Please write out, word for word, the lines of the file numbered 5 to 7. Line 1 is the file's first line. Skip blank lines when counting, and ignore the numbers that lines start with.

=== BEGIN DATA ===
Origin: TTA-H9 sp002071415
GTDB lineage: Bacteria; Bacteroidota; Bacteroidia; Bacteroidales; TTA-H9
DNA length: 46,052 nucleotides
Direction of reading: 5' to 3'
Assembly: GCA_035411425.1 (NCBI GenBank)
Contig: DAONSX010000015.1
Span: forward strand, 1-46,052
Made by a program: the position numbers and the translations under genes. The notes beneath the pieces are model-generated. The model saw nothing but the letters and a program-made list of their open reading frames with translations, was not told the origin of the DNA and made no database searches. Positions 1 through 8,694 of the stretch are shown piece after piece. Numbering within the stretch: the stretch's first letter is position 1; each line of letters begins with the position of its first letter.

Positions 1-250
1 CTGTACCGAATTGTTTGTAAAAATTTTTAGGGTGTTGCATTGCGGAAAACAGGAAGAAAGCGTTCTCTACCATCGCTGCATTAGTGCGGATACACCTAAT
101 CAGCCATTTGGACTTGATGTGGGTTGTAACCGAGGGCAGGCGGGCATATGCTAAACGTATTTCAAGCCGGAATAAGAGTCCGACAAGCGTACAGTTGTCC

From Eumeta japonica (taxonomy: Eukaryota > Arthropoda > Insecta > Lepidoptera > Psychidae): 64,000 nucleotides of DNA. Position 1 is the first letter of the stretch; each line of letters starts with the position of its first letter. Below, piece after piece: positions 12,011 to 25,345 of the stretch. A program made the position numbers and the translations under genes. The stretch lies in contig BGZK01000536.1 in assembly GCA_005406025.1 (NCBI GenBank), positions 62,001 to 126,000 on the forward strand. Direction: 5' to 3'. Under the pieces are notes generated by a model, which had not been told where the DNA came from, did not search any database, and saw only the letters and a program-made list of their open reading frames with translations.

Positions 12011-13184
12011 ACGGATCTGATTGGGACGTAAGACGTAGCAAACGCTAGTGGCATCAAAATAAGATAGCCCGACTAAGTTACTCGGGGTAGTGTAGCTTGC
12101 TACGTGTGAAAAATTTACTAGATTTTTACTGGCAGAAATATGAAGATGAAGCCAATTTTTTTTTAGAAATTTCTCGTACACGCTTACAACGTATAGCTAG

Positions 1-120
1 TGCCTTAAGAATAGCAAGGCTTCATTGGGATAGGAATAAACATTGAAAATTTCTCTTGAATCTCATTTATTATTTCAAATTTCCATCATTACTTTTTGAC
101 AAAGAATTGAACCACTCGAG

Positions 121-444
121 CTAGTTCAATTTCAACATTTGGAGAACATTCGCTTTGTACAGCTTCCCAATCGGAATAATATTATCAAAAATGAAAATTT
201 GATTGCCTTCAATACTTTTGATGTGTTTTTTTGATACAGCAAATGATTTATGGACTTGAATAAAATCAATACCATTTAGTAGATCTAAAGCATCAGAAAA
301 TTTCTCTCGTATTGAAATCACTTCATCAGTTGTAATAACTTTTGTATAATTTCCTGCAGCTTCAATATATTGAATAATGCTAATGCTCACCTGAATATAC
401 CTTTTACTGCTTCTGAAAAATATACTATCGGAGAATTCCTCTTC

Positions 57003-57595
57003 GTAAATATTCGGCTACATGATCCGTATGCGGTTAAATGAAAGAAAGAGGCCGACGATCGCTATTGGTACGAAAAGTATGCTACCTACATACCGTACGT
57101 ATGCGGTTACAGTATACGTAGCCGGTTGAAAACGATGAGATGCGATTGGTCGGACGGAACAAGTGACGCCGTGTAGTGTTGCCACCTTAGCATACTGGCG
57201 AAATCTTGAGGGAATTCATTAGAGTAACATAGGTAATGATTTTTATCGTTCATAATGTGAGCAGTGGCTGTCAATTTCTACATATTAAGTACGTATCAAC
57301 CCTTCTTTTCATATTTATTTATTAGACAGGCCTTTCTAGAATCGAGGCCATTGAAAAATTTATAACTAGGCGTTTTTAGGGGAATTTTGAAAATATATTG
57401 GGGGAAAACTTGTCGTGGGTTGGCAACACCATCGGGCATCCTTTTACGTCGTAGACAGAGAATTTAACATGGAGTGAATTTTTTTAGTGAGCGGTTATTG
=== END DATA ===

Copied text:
Assembly: GCA_035411425.1 (NCBI GenBank)
Contig: DAONSX010000015.1
Span: forward strand, 1-46,052